The SOMM Journal

April / May 2015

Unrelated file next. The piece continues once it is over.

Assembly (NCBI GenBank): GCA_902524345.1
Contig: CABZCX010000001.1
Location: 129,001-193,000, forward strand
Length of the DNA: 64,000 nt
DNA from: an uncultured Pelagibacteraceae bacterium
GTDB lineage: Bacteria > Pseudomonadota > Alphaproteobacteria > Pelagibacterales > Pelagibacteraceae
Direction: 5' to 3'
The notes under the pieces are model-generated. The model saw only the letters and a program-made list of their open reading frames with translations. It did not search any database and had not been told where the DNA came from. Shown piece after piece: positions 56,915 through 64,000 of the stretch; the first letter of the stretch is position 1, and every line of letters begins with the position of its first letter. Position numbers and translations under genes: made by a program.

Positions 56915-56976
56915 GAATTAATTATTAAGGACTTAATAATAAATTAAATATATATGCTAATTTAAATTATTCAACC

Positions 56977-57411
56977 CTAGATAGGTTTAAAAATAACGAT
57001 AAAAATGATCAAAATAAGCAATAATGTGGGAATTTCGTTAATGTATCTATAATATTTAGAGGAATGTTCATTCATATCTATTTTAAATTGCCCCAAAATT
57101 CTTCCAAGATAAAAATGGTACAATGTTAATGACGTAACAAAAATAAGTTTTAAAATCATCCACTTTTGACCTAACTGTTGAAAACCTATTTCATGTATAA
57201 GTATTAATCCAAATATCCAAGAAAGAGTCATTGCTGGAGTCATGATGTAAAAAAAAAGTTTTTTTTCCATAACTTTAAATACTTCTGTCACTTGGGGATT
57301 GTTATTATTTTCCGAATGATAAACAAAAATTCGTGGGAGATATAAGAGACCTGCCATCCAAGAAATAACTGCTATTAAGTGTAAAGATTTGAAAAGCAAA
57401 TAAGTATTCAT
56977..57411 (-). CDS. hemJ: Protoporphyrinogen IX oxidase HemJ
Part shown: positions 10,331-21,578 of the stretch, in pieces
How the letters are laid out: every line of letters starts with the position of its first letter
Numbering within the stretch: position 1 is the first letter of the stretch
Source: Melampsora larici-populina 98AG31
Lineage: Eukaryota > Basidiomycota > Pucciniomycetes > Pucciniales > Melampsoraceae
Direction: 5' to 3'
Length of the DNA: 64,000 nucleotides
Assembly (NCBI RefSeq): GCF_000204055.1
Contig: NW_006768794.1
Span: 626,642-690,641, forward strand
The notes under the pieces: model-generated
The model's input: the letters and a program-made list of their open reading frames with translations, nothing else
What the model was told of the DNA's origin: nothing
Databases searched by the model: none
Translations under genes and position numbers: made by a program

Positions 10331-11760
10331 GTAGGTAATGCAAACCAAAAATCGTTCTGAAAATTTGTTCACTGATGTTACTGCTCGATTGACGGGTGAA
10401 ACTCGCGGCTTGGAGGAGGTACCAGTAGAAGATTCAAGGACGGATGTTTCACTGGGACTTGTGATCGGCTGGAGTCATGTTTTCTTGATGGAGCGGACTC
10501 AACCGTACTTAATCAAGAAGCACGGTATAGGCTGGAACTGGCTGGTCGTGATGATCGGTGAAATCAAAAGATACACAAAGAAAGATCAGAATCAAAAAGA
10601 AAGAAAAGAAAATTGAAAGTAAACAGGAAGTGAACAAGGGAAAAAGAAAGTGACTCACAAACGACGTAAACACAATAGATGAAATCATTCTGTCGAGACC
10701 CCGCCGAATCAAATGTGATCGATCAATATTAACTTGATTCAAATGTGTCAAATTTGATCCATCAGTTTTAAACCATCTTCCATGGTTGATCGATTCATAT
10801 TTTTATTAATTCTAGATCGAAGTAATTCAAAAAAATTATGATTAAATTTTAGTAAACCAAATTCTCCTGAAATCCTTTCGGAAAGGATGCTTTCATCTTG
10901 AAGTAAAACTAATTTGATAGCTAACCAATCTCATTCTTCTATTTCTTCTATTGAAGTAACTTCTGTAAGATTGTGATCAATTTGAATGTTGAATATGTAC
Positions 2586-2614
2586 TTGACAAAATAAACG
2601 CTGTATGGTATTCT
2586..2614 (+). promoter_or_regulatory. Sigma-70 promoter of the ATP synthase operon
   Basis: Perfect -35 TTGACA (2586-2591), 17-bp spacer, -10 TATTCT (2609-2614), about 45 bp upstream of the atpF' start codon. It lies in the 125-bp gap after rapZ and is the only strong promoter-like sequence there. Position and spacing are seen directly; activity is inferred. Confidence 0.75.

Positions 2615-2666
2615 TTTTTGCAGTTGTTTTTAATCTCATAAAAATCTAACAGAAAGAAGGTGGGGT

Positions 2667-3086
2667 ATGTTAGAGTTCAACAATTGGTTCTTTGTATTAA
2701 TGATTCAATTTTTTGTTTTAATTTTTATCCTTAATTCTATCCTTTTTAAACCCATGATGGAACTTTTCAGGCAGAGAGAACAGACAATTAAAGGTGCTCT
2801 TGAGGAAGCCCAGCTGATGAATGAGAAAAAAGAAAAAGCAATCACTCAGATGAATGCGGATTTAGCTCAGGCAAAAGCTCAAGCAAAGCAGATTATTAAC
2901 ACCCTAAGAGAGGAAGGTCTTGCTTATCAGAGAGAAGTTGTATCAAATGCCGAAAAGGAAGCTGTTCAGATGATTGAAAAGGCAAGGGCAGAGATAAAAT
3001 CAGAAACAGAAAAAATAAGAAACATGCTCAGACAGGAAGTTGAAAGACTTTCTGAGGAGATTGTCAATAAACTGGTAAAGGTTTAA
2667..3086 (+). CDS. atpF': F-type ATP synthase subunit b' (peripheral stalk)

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72 { THE SOMM JOURNAL } APRIL/MAY 2015 The view of the Vancouver harbor from Vancouver Convention Center. The New Australia THE VANCOUVER INTERNATIONAL WINE FESTIVAL SHOWCASES AUSSIE WINES WITH BALANCE, COMPLEXITY AND BRILLIANCE by Randy Caparoso AUSTRALIA IS BACK, AND READY TO RECLAIM ITS PLACE AMONG THE countries producing the most prestigious wines in the world. This was the point amply demonstrated in vivid sensory terms by Wine Australia—the marketing and educational arm of Australian Grape and Wine Authority (AGWA)—at the 37th annual Vancouver International Wine Festival this past February 2015, where the predominant theme was Savour Australia. Beyond the "Naughty '90s" The Aussies, in fact, made their case with a vengeance, bringing 55 of their most artisanal brands to the table, representing the country's five major regions and 16 of their 65 sub- regions—enough to show dramatic variations of terroir and contemporary style wines. Angela Slade, Wine Australia Regional Director for North America, noted that "it was time for Australia to come together to make a large-scale statement about our diverse offering today." In a seminar entitled "Shiraz: Aussie Superstar," Laura Jewell MW echoed the consen- sus of a panel she shared with three other Masters of Wine by saying: "People are stuck with an image of Australian wine which is very wrong for what's been produced over the past ten years. "There are numerous Shiraz producers achieving more elegant, lower-alcohol styles, many from cooler climates giving less ripe but more complex aromatics. Yet in a way, these producers are returning to older styles, which is a departure from the bigger wines that were more like a blip that occurred during the 1990s . . . the naughty '90s." Wine Australia's Aaron Brasher added, "Even the wines from Australia's oldest regions,

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